Yesterday, I was approached semi-long distance (across the street) by a man I often see in my work neighbourhood. Palm outstretched, he asked me for a dime.

Most people don't feel generous at all when it comes to panhandlers, especially those who are doing so near liquor stores. But this wasn't the case. What really had me thinking yesterday was that he asked for a dime.

Ten cents.

Who asks for a dime these days? What could he possibly NOT get, had he showed up at the checkout in a store a dime short?

The real conflict came today when I followed him through a checkout in a nearby drugstore, where he cashed in a scratch-ticket and bought another with his winnings. It's hardly a case of "teach a man to fish", and I can't blame the guy for trying to do things the easy way, but would I have been contributing to the scratch ticket, the pint of vodka, or food? Does it matter if I've already committed to supporting the jobless (other than through my taxes) by giving to a panhandler?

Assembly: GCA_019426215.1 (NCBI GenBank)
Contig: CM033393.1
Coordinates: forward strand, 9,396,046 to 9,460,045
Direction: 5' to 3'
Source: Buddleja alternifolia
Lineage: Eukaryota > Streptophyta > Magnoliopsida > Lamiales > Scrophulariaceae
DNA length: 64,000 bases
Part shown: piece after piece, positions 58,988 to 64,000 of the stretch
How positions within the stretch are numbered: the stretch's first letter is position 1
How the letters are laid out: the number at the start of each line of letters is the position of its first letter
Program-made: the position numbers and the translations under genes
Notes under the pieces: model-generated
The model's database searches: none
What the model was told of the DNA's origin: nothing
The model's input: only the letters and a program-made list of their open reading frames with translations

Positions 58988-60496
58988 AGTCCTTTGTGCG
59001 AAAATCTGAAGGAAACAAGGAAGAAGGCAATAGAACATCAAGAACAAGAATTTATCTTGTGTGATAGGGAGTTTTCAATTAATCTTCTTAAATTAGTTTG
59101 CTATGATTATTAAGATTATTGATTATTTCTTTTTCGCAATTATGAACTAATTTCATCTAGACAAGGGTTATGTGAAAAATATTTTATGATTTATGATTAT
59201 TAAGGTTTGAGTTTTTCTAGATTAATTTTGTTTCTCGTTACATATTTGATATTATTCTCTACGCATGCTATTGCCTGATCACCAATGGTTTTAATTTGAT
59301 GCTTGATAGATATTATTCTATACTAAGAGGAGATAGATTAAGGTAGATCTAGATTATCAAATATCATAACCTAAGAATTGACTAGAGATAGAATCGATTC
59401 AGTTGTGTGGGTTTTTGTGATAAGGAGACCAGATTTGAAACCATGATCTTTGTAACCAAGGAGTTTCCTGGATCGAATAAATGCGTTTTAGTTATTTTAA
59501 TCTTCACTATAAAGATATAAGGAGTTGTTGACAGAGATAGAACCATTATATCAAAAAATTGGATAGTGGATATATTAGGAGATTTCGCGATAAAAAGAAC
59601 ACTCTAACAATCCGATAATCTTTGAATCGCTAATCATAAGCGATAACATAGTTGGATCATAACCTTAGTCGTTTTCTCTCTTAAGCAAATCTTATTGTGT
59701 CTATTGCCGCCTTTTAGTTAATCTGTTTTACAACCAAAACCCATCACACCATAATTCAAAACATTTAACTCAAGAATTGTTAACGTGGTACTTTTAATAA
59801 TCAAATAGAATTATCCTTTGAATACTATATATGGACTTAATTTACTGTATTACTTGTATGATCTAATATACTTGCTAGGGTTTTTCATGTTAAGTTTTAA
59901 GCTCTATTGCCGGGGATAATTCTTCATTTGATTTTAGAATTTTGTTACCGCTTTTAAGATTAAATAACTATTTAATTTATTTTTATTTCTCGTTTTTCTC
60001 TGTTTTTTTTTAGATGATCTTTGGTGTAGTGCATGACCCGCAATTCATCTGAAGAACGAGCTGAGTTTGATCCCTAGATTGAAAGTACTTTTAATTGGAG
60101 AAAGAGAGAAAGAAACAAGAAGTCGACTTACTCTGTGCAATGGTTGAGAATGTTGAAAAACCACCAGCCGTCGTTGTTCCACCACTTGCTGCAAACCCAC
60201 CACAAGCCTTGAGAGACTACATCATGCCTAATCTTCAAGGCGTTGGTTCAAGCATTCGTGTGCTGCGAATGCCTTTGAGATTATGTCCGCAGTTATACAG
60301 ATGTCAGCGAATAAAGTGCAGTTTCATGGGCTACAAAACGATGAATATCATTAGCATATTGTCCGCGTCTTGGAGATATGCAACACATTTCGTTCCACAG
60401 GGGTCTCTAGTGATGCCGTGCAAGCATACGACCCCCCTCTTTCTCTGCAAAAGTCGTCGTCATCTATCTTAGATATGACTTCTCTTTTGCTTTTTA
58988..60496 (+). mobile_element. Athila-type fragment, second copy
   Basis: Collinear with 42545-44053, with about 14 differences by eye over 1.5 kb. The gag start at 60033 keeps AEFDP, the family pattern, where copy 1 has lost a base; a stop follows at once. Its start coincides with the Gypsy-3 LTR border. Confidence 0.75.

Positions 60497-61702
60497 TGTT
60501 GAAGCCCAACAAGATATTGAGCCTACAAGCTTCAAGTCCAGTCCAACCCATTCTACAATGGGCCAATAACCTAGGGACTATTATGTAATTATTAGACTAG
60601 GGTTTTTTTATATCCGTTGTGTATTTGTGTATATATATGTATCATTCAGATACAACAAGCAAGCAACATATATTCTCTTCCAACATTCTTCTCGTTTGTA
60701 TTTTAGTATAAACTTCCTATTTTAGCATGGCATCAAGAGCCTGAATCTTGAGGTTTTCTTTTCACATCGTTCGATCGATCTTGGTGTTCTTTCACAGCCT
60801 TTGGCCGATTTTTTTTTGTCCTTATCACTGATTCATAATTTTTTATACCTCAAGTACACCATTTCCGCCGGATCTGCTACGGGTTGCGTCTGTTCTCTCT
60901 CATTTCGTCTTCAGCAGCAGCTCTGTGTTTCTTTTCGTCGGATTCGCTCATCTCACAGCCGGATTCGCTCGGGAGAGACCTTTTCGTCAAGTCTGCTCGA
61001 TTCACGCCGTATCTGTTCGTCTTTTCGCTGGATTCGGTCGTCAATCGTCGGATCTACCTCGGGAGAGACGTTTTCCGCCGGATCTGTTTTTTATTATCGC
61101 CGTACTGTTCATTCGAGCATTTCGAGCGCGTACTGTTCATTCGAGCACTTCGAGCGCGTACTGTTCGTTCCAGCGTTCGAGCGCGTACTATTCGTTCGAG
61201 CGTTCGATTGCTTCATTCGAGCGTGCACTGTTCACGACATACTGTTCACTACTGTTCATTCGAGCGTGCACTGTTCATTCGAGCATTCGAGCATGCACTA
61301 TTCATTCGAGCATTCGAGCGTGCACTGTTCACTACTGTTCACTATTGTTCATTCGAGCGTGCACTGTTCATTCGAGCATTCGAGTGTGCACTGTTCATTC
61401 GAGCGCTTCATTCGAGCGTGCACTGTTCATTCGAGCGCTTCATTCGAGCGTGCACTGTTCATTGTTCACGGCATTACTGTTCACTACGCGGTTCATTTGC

Food for thought.

(Want more food for thought? Go listen to "Hole in the Bucket" by Spearhead. Sorry, I couldn't find a legal streaming download for ya.)

Posted bythemikestand at 12:31 PM  

4 stepped up to the mike:

Big Daddy said... 9:30 PM, March 24, 2006  

Thanks for commenting on my blog. That's crazy to think that someone would choose to be that lazy.

I like to be lazy at times, but I also like the sense of accomplishment completing a task and doing work.

To each their own I guess. Oh, and your article made me not feel bad at saying no as well.

Big Daddy said... 9:34 PM, March 24, 2006  

Oh, and I linked to you if that is cool. I like your posts.

gingajoy said... 4:14 PM, March 27, 2006  

i just spent 3 straight days in chicago where i dodged panhandlers left right and center. i don;t feel bad saying no (ok, i do feel bad) but i try and contribute to causes that will funnel money in more constructive ways.

Jessica said... 4:35 PM, March 27, 2006  

Food for thought, indeed.

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